1. White lupin cluster root acclimation to phosphorus deficiency and root hair development involve unique glycerophosphodiester phosphodiesterases

    Technology Transfer Automated Retrieval System (TEKTRAN)

    White lupin (Lupinus albus L.) is a phosphate (Pi) deficiency tolerant legume which develops short, densely clustered tertiary lateral roots (cluster/proteoid roots) in response to Pi limitation. In this report we characterize two glycerophosphodiester phosphodiesterase (GPX-PDE) genes (GPX-PDE1 and...

  2. CD34 EXPRESSION BY HAIR FOLLICLE STEM CELLS IS REQUIRED FOR SKIN TUMOR DEVELOPMENT IN MICE

    EPA Science Inventory

    We used knockout mice to show that a cell surface protein called CD34 is required for skin tumor formation in mice. Wild type mice treated with 7-12-Dimethylbenz(a)anthracene (DMBA) and a tumor promoter developed papillomas. When we treated CD34 knockout (KO) mice the same way, n...

  3. Sex differences in abnormal white matter development associated with conduct disorder in children.

    PubMed

    Decety, Jean; Yoder, Keith J; Lahey, Benjamin B

    2015-08-30

    Associations between white matter pathway abnormalities and antisocial personality disorder in adults are well replicated, and there is some evidence for an association of white matter abnormalities with conduct disorder (CD) in adolescents. In this study, white matter maturation using diffusion tensor imaging (DTI) was examined in 110 children aged 10.0 0.8 years selected to vary widely in their numbers of CD symptoms. The results replicated age-related increases in fractional anisotropy (FA) found in previous studies. There was not a significant association between the number of CD symptoms and FA, but CD symptoms were found to be significantly associated with greater axial and radial diffusivity in a broad range of white matter tracts, particularly in girls. In complementary analyses, there were similar significant differences in axial and radial diffusivity between children who met diagnostic criteria for CD and healthy children with no symptoms of CD, particularly in girls. Brain structural abnormalities may contribute to the emergence of CD in childhood, perhaps playing a greater role in girls. PMID:26195297

  4. Trace metal ions in hair from frequent hair dyers in China and the associated effects on photo-oxidative damage.

    PubMed

    Tang, Ying; Dyer, Jolon M; Deb-Choudhury, Santanu; Li, Qiao

    2016-03-01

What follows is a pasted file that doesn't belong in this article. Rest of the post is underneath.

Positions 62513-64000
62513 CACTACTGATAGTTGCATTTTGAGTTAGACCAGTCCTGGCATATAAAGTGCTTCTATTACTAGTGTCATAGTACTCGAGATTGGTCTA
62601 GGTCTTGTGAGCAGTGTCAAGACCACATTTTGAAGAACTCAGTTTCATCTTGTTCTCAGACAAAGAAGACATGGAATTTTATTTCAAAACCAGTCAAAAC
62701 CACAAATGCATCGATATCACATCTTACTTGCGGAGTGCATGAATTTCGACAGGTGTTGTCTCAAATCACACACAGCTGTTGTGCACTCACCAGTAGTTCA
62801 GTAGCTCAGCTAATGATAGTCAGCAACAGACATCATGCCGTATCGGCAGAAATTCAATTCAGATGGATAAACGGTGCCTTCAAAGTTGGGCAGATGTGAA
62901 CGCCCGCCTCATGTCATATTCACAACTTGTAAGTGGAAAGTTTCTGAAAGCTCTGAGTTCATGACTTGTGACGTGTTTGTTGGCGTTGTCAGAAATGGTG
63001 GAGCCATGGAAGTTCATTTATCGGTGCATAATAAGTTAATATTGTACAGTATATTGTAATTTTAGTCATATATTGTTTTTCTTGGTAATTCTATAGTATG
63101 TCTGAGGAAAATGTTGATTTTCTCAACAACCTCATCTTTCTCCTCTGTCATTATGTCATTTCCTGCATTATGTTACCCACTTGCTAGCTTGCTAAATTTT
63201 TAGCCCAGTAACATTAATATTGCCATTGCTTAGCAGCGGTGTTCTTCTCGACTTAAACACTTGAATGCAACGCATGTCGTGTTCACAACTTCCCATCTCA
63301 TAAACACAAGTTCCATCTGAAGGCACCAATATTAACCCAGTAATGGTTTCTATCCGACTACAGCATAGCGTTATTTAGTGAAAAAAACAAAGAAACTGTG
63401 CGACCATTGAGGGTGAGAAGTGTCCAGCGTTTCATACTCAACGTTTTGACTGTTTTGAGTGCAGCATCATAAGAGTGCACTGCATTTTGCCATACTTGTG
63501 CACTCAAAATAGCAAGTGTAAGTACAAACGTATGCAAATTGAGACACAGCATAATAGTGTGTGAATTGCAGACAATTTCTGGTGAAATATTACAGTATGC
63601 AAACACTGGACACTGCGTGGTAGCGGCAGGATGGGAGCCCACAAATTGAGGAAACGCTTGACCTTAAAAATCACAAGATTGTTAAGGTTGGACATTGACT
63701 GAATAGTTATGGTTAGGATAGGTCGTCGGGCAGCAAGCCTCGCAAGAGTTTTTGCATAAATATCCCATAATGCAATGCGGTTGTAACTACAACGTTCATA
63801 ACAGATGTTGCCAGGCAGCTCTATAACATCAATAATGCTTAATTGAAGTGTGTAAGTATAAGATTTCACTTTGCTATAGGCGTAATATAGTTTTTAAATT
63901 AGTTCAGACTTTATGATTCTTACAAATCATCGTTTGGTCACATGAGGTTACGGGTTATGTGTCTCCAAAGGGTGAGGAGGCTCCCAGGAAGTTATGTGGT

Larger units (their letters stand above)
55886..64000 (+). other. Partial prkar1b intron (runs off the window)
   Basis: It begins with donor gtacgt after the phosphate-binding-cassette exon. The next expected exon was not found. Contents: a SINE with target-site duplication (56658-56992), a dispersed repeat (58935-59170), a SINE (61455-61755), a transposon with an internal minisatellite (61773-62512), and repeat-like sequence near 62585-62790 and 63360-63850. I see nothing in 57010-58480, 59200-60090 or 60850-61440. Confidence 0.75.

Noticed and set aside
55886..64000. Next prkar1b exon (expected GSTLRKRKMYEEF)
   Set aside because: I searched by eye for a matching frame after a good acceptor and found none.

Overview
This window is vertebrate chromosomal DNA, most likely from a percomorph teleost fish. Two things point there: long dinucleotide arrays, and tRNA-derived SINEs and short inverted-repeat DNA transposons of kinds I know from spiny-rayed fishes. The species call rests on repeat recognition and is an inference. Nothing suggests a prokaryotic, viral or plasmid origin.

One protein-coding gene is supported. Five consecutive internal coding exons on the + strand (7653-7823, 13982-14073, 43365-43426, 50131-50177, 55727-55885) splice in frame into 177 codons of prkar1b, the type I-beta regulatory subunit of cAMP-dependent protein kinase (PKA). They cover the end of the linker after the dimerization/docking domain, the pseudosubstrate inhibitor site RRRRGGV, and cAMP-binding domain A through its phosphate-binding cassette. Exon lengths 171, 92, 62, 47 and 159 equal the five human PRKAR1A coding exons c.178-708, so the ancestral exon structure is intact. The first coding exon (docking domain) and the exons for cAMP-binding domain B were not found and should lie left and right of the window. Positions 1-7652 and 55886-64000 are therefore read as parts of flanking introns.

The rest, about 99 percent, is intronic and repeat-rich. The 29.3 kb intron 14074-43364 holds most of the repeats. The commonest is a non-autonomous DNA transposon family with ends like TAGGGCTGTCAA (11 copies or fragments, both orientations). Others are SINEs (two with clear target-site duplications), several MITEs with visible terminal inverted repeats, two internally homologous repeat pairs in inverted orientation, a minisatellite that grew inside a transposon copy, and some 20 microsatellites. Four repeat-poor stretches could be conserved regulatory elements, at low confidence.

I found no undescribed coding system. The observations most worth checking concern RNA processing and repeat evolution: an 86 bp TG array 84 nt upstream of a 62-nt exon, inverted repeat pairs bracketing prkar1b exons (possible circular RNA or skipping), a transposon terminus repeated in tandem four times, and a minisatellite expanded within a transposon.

Human hairs are subject to oxidative modification when exposed to sunlight. In the present study, samples of human hair from Chinese volunteers that included frequent hair dyers and non-dyers were analyzed for metal ions such as iron, copper, magnesium, aluminum, zinc and lead. The generation of hydroxyl radicals during UVA (315-400nm) photoageing was quantified and oxidative damages characterized by proteomic and SEM analysis. It was concluded that high levels of metal ions, particularly those derived from iron and copper, identified in the dyed hairs are associated with enhanced photoformation of hydroxyl radicals and resultant photooxidative damage of the hair. Reactive oxygen species, including hydroxyl radicals, generated via an electron transfer mechanism with hair photosensitizers react with hair proteins. Proteomic analysis of hair samples from frequent hair dyers, regardless of age and gender, showed an almost 1.6 fold increase in the protein oxidative modification levels compared to the undyed samples. As a result, a more pronounced physical damage including fragmentation and cross-linkage of cuticle scales was observed on the surface of dyed hair samples during the photoageing. This work is aimed at better understanding the role of metal ions in dyed hairs and their possible role in photosensitizing hair proteins. The results from this study are anticipated to contribute to the improved development of hair coloring cosmetics and hair care products. PMID:26803274

  5. Skin, Hair, and Nails

    MedlinePLUS

    ... special types of cells: Melanocytes produce melanin, the pigment that gives skin its color. All people have ... the epidermis). Hair also contains a yellow-red pigment; people who have blonde or red hair have ...

  6. Hair Treatments and Pregnancy

    MedlinePLUS

    Hair Treatments and Pregnancy In every pregnancy, a woman starts out with a 3-5% chance of ... risk. This sheet talks about whether exposure to hair treatments may increase the risk for birth defects ...

  7. Hair Loss (Alopecia Areata)

    MedlinePLUS

    ... rash and rashes clinical tools newsletter | contact Share | Hair Loss (Alopecia Areata) Information for adults A A ... scalp with a round area of non-scarring hair loss typical of alopecia areata. Overview Alopecia areata ...

  8. Keratin 17 modulates hair follicle cycling in a TNF?-dependent fashion

    PubMed Central

    Tong, Xuemei; Coulombe, Pierre A.

    2006-01-01